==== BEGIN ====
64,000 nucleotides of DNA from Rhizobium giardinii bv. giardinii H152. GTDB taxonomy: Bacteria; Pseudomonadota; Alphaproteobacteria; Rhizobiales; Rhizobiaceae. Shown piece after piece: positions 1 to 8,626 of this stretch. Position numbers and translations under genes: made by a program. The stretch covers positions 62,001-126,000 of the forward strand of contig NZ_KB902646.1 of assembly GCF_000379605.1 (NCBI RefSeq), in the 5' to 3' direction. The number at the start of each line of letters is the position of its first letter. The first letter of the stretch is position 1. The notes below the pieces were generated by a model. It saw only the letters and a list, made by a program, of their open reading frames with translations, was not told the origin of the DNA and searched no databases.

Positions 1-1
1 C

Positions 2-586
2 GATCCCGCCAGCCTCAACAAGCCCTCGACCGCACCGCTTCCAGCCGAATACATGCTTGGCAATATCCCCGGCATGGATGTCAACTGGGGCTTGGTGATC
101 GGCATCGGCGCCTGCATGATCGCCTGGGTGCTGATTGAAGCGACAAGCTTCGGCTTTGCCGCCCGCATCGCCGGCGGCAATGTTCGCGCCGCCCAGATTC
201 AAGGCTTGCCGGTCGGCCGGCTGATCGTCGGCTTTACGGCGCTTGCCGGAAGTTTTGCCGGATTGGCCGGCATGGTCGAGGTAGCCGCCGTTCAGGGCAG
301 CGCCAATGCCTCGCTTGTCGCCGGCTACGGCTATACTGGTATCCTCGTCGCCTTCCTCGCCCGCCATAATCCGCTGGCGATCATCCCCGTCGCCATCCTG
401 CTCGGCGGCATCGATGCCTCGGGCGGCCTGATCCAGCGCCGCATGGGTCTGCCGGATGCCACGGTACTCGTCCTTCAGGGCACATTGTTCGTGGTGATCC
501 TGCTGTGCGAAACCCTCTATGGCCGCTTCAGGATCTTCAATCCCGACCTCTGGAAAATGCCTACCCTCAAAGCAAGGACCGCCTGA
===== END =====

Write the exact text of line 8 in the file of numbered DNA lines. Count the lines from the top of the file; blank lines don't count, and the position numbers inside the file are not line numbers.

301 CGCCAATGCCTCGCTTGTCGCCGGCTACGGCTATACTGGTATCCTCGTCGCCTTCCTCGCCCGCCATAATCCGCTGGCGATCATCCCCGTCGCCATCCTG